Microsoft: tax avoider

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Way back in 2005 I was involved in the first ever story on Microsoft's tax dodging.

In 2012 they're still doing it. As CNN has reported:

Microsoft has saved nearly $7 billion off its U.S. tax bill since 2009 by using loopholes to shift profits offshore, a Senate panel said in a report released Thursday.

The Permanent Subcommittee on Investigations reviewed tax loopholes used by dozens of companies in the high-tech industry to shift profits offshore. But it focused on moves by Microsoft (MSFTFortune 500) and Hewlett-Packard (HPQFortune 500), according to Sen. Carl Levin, the Michigan Democrat who runs the panel.

The Senate investigation, which included subpoenas and voluntary correspondence with the companies, provided an in-depth look into how the companies set up and use overseas tax shelters, as well as the impact on government coffers.

Levin acknowledged that Microsoft has broken no laws. But he blamed a loose tax code, Congress and tax officials for allowing the loopholes.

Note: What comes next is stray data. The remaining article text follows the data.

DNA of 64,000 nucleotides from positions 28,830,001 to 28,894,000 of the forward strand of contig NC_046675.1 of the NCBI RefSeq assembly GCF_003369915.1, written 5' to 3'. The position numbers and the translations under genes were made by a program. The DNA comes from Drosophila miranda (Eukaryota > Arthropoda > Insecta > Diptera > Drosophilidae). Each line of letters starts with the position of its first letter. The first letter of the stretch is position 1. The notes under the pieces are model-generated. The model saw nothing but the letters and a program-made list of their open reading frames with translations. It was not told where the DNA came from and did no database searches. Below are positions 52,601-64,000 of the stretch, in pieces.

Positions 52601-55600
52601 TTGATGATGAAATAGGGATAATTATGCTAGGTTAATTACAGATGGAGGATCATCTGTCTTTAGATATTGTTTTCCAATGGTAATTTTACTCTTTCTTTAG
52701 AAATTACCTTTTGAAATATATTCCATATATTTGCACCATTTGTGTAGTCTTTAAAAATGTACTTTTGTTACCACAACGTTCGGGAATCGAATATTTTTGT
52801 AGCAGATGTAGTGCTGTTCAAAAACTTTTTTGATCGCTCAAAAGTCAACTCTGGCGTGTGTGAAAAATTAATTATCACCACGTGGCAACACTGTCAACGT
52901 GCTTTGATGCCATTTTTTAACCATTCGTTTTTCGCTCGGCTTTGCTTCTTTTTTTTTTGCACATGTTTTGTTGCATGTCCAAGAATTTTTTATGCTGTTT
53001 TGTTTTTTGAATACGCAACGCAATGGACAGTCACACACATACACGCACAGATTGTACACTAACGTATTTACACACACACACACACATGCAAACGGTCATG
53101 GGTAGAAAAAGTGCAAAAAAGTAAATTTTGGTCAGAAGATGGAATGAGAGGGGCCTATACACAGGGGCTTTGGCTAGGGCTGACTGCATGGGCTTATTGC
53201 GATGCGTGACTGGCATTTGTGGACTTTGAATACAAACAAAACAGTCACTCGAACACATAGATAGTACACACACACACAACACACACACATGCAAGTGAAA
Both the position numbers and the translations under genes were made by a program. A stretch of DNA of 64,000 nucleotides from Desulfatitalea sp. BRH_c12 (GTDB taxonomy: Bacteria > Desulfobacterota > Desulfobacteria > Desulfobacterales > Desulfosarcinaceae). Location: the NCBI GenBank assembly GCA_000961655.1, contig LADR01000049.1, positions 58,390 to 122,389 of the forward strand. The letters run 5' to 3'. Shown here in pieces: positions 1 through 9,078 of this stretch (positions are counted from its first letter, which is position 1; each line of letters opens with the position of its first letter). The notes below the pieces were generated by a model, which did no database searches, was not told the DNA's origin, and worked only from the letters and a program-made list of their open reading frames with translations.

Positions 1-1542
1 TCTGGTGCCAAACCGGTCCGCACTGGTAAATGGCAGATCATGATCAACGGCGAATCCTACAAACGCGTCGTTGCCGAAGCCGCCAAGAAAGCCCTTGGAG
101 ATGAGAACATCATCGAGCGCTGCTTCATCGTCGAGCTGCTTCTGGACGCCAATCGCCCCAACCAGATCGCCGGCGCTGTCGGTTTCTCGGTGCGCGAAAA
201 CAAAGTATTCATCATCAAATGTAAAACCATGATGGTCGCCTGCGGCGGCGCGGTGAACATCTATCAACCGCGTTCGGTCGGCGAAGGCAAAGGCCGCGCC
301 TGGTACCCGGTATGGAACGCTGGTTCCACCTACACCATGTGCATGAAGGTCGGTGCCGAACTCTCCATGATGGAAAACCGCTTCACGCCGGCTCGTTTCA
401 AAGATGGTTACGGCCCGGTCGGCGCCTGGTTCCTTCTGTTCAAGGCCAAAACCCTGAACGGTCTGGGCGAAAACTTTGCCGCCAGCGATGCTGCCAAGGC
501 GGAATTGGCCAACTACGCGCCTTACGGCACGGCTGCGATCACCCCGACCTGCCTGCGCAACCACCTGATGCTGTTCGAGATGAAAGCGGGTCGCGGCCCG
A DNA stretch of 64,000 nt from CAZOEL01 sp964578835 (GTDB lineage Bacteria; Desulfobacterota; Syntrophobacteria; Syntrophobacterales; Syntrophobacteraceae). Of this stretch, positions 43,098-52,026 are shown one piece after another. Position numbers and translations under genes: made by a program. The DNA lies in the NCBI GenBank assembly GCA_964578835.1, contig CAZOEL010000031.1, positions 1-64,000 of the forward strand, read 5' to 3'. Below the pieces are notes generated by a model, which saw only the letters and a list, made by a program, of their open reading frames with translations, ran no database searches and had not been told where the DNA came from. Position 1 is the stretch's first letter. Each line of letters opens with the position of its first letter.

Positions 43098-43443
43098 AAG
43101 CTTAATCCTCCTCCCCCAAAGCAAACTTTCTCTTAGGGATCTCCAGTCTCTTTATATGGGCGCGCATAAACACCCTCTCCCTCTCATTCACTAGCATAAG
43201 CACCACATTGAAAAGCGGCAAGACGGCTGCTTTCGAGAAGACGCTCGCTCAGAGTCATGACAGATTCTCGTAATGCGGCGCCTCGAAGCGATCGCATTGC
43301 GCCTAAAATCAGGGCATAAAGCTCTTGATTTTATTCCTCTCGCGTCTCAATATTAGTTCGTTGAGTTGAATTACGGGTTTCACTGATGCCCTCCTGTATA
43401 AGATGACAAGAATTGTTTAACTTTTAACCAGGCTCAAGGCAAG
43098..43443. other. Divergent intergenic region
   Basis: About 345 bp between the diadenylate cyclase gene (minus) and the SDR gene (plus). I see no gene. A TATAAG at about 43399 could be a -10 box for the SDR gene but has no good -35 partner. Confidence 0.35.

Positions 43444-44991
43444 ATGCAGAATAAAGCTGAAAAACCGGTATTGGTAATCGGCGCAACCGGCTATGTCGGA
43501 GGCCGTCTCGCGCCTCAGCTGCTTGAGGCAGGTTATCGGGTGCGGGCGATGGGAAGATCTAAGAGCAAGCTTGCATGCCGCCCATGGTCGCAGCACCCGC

"The tax practices and gimmicks range from egregious to dubious validity," Levin said. "What these gimmicks do is shift the burden of taxes to citizens that don't use armies of lawyers and accountants and subsidiaries to lower their tax bill."

In the case of Microsoft, the company transferred nearly half of its net revenue from U.S. retail sales to a Puerto Rican subsidiary between 2009 and 2011. That saved the firm $4.5 billion in U.S. taxes, according to the panel.

And the Irish ruse I was involved in exposing in 2005 continues, of course.

I agree with Levin's comments.

But think of this another way. Bill Gates has given billions to charity. I acknowledge the philanthropy. But it's fair to ask how much of that philanthropy was possible because his  company avoided tax? And to ask how much good might have been done if that tax had been paid?

It's a strange world where we grant power and status to those who secure influence with government based at least in part on the ability of their companies to not pay the right amount of tax in the right place at the right time where right means that the economic substance of the transactions undertaken coincides with the place and form in which they are reported for taxation purposes.